Not all real estate investors use the same strategy to generate passive income, but the majority of investors across all sectors say that real estate is the key to their passive-income strategies. According to a Business Insider survey of financial planners, “clients overwhelmingly turn to one source for passive income: real estate.”
The survey yielded interesting results about how investors got started in real estate and how they continue to generate passive returns. Many investors own traditional rentals, of course, but many also reported getting started by “house hacking.” This strategy involves buying a home with either fully separate living units or rentable rooms and renting that space out while living in the property as well. As the process continues and the client begins to generate returns, they reinvest in other properties and real estate-related assets.
Some planners noted that real estate investors who do not mind having their money tied up for a relatively long period of time (12 months or more) may invest in real estate syndications or real estate investment trusts (REITs). One planner reported his clients to prefer REITs that offer monthly distributions and allow investors to share in the appreciation of the property. REITs and syndications enable investors who do not want to be involved in the management of a project or even own real estate directly to still generate real estate-related passive income.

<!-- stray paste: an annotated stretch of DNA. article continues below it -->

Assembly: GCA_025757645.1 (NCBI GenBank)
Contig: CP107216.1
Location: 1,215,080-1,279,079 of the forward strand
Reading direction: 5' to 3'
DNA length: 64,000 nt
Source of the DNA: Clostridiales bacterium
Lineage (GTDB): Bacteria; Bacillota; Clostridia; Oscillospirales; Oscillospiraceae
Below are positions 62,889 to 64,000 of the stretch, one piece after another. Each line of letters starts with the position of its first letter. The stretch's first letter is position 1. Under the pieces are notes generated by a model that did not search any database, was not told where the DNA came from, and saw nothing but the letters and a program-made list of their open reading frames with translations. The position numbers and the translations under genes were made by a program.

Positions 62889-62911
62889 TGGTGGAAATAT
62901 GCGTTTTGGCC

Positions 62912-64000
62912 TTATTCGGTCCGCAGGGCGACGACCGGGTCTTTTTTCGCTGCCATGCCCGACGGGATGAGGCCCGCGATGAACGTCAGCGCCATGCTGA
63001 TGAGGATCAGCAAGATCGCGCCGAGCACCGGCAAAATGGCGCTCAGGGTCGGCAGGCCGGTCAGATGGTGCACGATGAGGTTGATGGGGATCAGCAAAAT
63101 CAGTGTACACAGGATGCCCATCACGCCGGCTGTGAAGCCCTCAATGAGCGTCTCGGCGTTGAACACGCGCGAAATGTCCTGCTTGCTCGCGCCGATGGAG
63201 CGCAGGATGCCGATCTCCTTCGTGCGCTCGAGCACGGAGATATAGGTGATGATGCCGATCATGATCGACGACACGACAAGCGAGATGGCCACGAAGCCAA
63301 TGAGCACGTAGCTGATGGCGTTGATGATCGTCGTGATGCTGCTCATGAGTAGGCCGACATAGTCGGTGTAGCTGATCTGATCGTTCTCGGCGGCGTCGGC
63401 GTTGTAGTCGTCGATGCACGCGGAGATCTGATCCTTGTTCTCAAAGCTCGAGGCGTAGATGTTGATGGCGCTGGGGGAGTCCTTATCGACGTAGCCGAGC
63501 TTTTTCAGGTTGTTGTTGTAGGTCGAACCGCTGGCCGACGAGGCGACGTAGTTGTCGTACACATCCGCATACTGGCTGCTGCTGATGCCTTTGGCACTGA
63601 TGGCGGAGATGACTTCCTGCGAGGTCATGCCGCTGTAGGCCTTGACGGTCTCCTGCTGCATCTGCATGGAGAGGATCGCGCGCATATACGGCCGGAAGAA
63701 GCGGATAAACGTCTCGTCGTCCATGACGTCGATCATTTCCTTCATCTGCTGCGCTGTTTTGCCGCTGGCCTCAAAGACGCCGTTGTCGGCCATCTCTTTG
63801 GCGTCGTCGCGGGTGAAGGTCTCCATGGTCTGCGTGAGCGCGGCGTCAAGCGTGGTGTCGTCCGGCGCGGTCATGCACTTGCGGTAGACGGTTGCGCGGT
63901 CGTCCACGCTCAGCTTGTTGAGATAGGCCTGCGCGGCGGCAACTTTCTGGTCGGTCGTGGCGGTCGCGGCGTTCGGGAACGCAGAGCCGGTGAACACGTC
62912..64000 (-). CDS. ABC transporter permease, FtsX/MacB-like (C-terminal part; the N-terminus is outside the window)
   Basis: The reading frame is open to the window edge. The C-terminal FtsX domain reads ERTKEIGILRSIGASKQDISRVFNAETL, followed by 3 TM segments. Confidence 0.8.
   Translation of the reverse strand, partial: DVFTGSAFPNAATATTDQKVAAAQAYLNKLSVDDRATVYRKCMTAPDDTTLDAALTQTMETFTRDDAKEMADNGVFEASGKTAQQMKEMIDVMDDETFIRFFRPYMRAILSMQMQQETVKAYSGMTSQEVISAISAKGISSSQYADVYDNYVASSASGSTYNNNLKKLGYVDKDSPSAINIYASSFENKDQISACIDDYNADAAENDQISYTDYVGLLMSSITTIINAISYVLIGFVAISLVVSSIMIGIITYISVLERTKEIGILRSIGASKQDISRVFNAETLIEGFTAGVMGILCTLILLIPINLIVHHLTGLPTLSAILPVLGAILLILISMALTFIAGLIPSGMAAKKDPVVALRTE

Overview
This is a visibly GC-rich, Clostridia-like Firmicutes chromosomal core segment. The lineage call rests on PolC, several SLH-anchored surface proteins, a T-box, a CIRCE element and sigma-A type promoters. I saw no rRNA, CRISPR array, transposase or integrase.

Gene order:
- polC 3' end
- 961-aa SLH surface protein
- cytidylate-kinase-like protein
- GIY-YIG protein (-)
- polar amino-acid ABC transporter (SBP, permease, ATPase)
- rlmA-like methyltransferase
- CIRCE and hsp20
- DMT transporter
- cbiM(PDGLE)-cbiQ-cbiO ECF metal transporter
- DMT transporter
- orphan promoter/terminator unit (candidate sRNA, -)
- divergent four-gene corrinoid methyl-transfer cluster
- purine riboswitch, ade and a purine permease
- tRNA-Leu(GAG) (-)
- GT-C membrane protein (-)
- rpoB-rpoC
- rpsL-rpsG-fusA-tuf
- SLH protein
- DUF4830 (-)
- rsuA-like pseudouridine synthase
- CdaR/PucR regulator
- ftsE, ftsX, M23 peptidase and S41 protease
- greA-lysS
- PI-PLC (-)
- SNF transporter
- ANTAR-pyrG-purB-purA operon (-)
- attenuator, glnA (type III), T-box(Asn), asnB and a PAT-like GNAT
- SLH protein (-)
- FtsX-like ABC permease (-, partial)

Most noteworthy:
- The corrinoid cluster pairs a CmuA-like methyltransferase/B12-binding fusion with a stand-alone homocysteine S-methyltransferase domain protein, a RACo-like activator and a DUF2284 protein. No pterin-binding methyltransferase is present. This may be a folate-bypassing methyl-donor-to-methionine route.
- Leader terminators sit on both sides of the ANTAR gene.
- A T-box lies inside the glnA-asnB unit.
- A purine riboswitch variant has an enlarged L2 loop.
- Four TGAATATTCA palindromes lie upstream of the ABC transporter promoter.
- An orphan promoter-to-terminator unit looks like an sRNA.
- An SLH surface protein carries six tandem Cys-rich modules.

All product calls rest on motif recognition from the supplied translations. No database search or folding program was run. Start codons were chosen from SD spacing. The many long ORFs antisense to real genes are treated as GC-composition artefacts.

When it comes to owning rental properties, many real estate investors who seek truly passive income are currently worried that such an investment might require too much personal intervention in light of the COVID-19 pandemic. While many rental owners are thriving (and the majority of renters are still paying on time and in full), real estate investors who have these concerns can benefit from making private loans to other investors who are acquiring real estate. While interest rates are low for traditional home-buyers, they can be much higher for investors with multiple properties already in a portfolio since they may not be able to obtain bank financing. In our experience, private lenders can generate healthy returns on real estate-backed loans without ever having to own the property themselves.